The Pink Floyd pig first floated into Damon Premer's consciousness when he was 9 years old.
"My parents took me to the 'Animals' tour. I remember a big pink pig floating around," the 19-year-old apprentice plumber from Culver City recalled Friday before the British band's Los Angeles Coliseum concert.
"My parents were hard-core Pink Floyd fans. I remember listening to it when I was younger, and it was just weird music to me. Then you get older, and you start understanding the lyrics. The high school kids growing up like Pink Floyd because it signifies rebellion, it signifies the '60s. Now that I've matured a little, it's for personal pleasure. I listen to them when I want to relax."
Premer was one of 60,000 or so fans who had come to the Coliseum to see Pink Floyd--with pig and other familiar icons from past stage shows, but without Roger Waters, the band's bassist, lyricist and longtime leader.
While Damon sat in the stands with his girlfriend, his father watched from a premium seat on the floor that he'd bought through a ticket broker.
Dallas Premer, 48, a fan since Pink Floyd's early days in the '60s as pioneers of British progressive rock, said he remains keen on the band's latest work, "A Momentary Lapse of Reason"--the first Pink Floyd album without Waters.
"I find myself playing it all the time, it's very hypnotic music," he said during intermission. His only complaint about the show's first half--devoted mainly to the new album--was that the shouting of younger fans had made it hard to concentrate and fall into the proper Floyd-induced reverie.
From pre-show chats with concert-goers, it was clear that Pink Floyd, besides establishing a musical legacy of spacey but melodic rock delivered with high-tech prowess, has become a legacy in itself, with one generation of listeners helping to indoctrinate the next.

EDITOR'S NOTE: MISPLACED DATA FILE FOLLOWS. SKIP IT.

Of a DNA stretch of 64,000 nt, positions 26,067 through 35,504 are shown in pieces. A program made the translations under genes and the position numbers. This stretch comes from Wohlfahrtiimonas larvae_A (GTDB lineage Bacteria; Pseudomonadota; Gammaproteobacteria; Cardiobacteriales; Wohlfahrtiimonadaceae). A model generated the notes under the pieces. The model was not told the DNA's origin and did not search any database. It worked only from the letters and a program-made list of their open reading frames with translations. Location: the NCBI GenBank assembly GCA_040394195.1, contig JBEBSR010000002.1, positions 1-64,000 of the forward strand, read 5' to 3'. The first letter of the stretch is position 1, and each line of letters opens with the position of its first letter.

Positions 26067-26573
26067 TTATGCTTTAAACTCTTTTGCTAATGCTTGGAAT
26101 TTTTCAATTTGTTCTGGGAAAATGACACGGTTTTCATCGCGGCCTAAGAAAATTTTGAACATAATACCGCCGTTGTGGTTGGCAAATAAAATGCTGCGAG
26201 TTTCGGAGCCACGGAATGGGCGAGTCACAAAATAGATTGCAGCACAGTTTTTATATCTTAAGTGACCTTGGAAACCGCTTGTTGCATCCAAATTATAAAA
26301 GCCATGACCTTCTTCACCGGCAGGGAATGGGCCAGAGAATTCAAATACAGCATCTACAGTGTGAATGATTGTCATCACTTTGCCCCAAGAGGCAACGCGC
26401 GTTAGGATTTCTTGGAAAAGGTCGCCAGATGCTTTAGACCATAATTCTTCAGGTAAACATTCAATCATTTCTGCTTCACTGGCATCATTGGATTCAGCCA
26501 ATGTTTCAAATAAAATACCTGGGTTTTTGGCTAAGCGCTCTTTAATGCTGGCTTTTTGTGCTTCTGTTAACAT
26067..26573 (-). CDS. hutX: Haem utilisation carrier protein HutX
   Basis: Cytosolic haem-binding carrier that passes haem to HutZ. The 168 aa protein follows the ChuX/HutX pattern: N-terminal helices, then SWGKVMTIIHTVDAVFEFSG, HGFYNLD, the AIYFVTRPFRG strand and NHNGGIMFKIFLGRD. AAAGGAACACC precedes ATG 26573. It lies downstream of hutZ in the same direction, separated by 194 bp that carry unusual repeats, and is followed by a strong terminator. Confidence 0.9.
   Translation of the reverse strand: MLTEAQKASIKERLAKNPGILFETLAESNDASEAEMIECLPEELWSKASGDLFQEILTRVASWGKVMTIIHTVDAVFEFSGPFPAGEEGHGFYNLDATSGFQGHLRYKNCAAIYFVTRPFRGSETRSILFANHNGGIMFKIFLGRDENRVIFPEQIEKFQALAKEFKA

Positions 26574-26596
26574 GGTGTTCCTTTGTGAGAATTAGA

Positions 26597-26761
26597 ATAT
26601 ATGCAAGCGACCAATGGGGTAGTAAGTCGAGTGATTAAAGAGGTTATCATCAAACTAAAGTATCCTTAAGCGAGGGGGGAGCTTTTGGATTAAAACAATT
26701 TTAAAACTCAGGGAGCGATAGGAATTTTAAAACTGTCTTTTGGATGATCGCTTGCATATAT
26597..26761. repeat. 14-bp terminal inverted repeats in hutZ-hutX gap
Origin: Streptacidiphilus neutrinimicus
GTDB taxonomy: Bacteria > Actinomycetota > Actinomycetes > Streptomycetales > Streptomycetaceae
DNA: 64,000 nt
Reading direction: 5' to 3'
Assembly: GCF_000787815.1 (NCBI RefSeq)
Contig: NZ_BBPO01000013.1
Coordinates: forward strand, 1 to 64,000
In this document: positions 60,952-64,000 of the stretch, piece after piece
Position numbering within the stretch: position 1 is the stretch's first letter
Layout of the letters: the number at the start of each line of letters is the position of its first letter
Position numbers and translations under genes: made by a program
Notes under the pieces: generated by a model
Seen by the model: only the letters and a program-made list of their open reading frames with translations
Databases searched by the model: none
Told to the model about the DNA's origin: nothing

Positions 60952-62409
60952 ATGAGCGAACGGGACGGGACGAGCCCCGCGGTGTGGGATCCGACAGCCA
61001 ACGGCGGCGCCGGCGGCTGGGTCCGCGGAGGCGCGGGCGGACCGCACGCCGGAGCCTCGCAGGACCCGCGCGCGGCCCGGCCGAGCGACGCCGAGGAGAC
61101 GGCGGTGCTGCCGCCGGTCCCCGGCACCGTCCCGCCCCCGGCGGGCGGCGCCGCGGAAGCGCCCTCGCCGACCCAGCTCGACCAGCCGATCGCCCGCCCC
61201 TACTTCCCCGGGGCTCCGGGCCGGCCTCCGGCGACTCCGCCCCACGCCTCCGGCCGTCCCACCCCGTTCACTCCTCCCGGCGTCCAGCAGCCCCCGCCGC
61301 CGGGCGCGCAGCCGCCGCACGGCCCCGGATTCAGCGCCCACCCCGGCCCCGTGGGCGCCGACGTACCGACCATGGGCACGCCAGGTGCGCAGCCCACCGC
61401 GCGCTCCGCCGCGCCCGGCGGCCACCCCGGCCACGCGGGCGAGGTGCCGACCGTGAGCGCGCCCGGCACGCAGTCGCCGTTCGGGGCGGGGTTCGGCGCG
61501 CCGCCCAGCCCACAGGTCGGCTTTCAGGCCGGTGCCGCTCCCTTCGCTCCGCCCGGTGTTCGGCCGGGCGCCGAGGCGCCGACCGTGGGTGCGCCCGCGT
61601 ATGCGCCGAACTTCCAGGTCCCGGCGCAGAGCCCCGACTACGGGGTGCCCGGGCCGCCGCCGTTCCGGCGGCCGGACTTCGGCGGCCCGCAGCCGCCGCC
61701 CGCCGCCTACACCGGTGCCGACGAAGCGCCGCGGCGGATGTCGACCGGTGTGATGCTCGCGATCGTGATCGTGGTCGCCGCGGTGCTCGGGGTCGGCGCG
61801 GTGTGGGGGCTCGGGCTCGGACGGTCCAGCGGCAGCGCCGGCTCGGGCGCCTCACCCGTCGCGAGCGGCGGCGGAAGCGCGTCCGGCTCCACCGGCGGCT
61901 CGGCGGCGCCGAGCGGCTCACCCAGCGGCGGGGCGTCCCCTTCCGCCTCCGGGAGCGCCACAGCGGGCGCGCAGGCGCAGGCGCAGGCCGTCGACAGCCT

High in section six, four juniors from Yucca Valley High School were able to run down the fine points of Pink Floyd albums dating from before they were born 17 years ago. All said they began listening to the band as third-graders in 1980, when Pink Floyd's single, "Another Brick in the Wall," hit No. 1.
"When I got into 'The Wall,' my dad said, 'That's nothing, you ought to hear all their old stuff,' " said Christian Harlow, whose father couldn't make it to the show, but had asked his son to bring back a souvenir T-shirt.
Like several of the most avid and knowledgeable Floyd fans interviewed before the show, Harlow and his friends had some misgivings about Waters' absence. But even without Waters, they agreed, it promised to look and sound like an authentic Pink Floyd spectacle.
"The music sounds the same, no matter who's putting it out," said Adam Grandi, one of the Yucca Valley contingent. "As long as they can entertain. I'm really happy that this is happening."
Pink Floyd, now commanded by singer-guitarist David Gilmour, was returning for this near-capacity stadium date after selling out five shows at the 16,000-seat Sports Arena last fall. Friday's 2 1/2-hour show may have given more fans a chance to say they had witnessed a Pink Floyd spectacular in person, but it wasn't much of a spectacle.
Indoors last year, the Floyd had come up with some credible answers to the questions everyone was asking about the reformed lineup's claim to authenticity--a claim Waters is contesting in a lawsuit over his former band mates' right to perform under the name Pink Floyd. A sometimes gorgeous array of lights, lasers and video projections on a screen behind the band had filled the arena space, augmenting music that was crisply performed and sonically superb.
At the Coliseum, in a show virtually unchanged from last fall, the band vaunted for technological quality failed to adjust the scale of its performance to the larger venue and suffered a dismal technical defeat.
For listeners on the sides, the sound was clear but completely lacking in the physical punch needed for a powerful rock concert. Those in the far-center reaches got to experience some sound force, but what they heard was a garble. The sheets and beams of light that had been so effective indoors were swallowed up in the outdoor expanse--at least when seen from a side angle. The video backdrop appeared no bigger than the one Pink Floyd used indoors, and the images projected on it were too puny to be made out from most vantage points.
Some of Pink Floyd's momentary lapses were almost laughable. One of the big special effects, an exploding, airborne hospital bed, fizzled like a dud firecracker.
As for the flying pig, it moved forward and backward on its tether, inert and without menace. Given the disparity between the show's quality and the amount of money Pink Floyd must have raked in, a cash cow might have been more appropriate.